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Hum Reprod. 2014 Nov;29(11):2592-9. doi: 10.1093/humrep/deu207. Epub 2014 Aug 19.

Severe teenage acne and risk of endometriosis.

Author information

1
Division of Pharmacoepidemiology and Pharmacoeconomics, Department of Medicine, Brigham and Women's Hospital, and Harvard Medical School, Boston, MA, USA Department of Epidemiology, Harvard School of Public Health, Boston, MA, USA Channing Division of Network Medicine, Department of Medicine, Brigham and Women's Hospital, and Harvard Medical School, Boston, MA, USA jix719@mail.harvard.edu jialhan@iu.edu.
2
Channing Division of Network Medicine, Department of Medicine, Brigham and Women's Hospital, and Harvard Medical School, Boston, MA, USA.
3
Clinical Research Program, Department of Dermatology, Brigham and Women's Hospital, and Harvard Medical School, Boston, MA, USA.
4
Department of Epidemiology, Harvard School of Public Health, Boston, MA, USA Channing Division of Network Medicine, Department of Medicine, Brigham and Women's Hospital, and Harvard Medical School, Boston, MA, USA Department of Obstetrics, Gynecology, and Reproductive Biology, Brigham and Women's Hospital and Harvard Medical School, Boston, MA, USA.
5
Department of Epidemiology, Harvard School of Public Health, Boston, MA, USA Channing Division of Network Medicine, Department of Medicine, Brigham and Women's Hospital, and Harvard Medical School, Boston, MA, USA Clinical Research Program, Department of Dermatology, Brigham and Women's Hospital, and Harvard Medical School, Boston, MA, USA Department of Epidemiology, Fairbanks School of Public Health, Simon Cancer Center, Indiana University, Indianapolis, IN, USA jix719@mail.harvard.edu jialhan@iu.edu.

Abstract

STUDY QUESTION:

Is there a relationship between severe teenage acne and endometriosis?

SUMMARY ANSWER:

Endometriosis is positively associated with severe teenage acne.

WHAT IS KNOWN ALREADY:

No studies have specifically explored a possible association between severe acne in adolescence and risk of endometriosis.

STUDY DESIGN, SIZE, DURATION:

This prospective cohort study used data collected from 88 623 female nurses from September 1989 to June 2009 as part of the Nurses' Health Study II (NHS II) cohort.

PARTICIPANTS/MATERIALS, SETTING, METHODS:

Regression models were used to calculate hazard ratios (HRs) and confidence intervals (CIs) for endometriosis among women with and without severe teenage acne. Multivariate models were adjusted for established risk factors of endometriosis.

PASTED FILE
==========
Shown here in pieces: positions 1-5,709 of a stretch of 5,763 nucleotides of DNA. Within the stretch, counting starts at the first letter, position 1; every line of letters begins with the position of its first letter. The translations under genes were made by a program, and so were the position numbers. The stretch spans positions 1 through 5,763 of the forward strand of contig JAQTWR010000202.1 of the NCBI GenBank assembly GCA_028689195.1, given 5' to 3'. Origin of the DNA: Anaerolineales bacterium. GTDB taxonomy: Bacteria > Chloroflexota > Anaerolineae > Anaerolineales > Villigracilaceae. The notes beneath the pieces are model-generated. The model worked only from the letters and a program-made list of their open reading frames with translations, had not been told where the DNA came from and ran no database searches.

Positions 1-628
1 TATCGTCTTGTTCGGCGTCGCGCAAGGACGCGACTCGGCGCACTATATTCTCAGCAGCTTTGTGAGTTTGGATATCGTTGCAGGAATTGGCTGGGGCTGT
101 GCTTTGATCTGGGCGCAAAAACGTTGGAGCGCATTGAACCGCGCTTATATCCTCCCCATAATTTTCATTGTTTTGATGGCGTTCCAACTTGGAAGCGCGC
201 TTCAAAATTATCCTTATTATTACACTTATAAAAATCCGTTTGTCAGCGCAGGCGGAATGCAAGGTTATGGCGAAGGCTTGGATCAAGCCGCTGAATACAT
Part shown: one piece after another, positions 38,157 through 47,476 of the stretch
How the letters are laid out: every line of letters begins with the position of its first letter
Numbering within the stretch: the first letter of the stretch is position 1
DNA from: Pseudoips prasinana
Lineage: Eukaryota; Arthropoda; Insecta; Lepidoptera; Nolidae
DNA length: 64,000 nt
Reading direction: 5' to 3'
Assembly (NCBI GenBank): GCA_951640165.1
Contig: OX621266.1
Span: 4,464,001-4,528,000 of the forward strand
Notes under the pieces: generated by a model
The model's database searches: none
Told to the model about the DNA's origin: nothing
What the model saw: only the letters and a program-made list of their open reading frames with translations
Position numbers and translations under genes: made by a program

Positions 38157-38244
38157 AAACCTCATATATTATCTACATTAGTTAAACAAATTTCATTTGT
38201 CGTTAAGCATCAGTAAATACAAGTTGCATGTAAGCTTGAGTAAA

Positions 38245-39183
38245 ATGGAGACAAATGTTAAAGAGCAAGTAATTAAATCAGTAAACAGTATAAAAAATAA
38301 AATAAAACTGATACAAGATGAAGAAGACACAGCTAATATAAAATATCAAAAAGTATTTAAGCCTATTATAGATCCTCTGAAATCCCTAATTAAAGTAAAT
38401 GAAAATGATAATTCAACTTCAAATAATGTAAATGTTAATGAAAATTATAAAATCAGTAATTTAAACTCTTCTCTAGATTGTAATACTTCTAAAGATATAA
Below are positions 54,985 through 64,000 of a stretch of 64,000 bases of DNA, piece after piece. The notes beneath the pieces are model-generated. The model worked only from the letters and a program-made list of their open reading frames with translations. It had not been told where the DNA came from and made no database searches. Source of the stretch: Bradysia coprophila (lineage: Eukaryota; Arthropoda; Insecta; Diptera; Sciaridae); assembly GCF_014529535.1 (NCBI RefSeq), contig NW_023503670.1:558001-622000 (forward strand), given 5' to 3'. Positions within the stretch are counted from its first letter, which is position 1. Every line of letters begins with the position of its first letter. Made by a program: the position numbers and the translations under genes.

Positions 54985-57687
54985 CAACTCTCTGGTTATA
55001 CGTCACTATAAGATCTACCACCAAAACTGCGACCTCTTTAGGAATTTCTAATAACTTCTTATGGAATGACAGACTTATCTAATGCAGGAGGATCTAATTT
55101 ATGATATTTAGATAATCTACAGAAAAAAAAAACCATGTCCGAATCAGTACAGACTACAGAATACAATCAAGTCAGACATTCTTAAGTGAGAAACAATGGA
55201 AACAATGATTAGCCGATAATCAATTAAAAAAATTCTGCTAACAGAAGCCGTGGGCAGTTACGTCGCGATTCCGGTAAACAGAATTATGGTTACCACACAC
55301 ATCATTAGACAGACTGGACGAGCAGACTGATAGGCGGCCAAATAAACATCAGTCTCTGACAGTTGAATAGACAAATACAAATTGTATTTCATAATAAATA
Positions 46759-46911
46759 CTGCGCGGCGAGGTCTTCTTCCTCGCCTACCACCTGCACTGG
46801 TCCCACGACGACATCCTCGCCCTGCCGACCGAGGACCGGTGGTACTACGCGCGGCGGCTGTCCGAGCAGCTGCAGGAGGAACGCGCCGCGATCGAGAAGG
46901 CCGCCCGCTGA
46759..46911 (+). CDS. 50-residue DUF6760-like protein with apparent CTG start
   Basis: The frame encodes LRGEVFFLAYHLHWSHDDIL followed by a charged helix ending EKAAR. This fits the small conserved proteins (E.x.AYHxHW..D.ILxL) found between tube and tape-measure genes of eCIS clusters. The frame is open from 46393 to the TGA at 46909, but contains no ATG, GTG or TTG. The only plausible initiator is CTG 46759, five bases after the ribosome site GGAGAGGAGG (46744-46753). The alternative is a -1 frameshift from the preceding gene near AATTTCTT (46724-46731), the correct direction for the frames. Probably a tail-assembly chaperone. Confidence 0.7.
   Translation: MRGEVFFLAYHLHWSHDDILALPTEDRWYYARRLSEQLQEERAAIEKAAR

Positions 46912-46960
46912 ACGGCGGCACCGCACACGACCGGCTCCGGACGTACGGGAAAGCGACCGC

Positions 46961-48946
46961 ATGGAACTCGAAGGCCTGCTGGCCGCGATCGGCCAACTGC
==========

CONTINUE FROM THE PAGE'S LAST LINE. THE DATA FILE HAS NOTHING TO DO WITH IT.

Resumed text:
MAIN RESULTS AND THE ROLE OF CHANCE:

A total of 4 382 laparoscopically confirmed endometriosis cases were documented during 1 132 272 woman-years of follow-up. Compared with women without a history of severe teenage acne, women who had severe teenage acne had a 20% increased risk of endometriosis (HR = 1.20, 95% CI: 1.08-1.32). The association was not affected by adjusting for use of tetracycline or isotretinoin.

LIMITATIONS AND REASONS FOR CAUTION:

The HR is likely to be underestimated since we only included endometriosis cases confirmed by laparoscopy. Although geographically diverse, the NHS II cohort is primarily Caucasian, which may limit generalization to more ethnically diverse populations.

WIDER IMPLICATIONS OF THE STUDY:

The results of this study suggest that severe teenage acne is associated with an increased risk of endometriosis. As a visible and non-invasive clinical indicator, severe teenage acne may be useful for early detection of endometriosis. We bring this counter-intuitive association to the attention of clinicians for the benefit of the patient and an early diagnosis of endometriosis.

STUDY FUNDING/COMPETING INTEREST:

This study was funded by research grant CA176726 from the National Institute of Health. M.K. is supported by a Marie Curie International Outgoing Fellowship within the 7th European Community Framework Programme (#PIOF-GA-2011-302078). The funding agencies had no role in the design of the study, in the analysis and interpretation of the data, in the writing of the report or in the decision to submit the paper for publication.

KEYWORDS:

acne; diagnosis; endometriosis; epidemiology; screening

PMID:
25139175
PMCID:
PMC4191450
DOI:
10.1093/humrep/deu207
[Indexed for MEDLINE]
Free PMC Article

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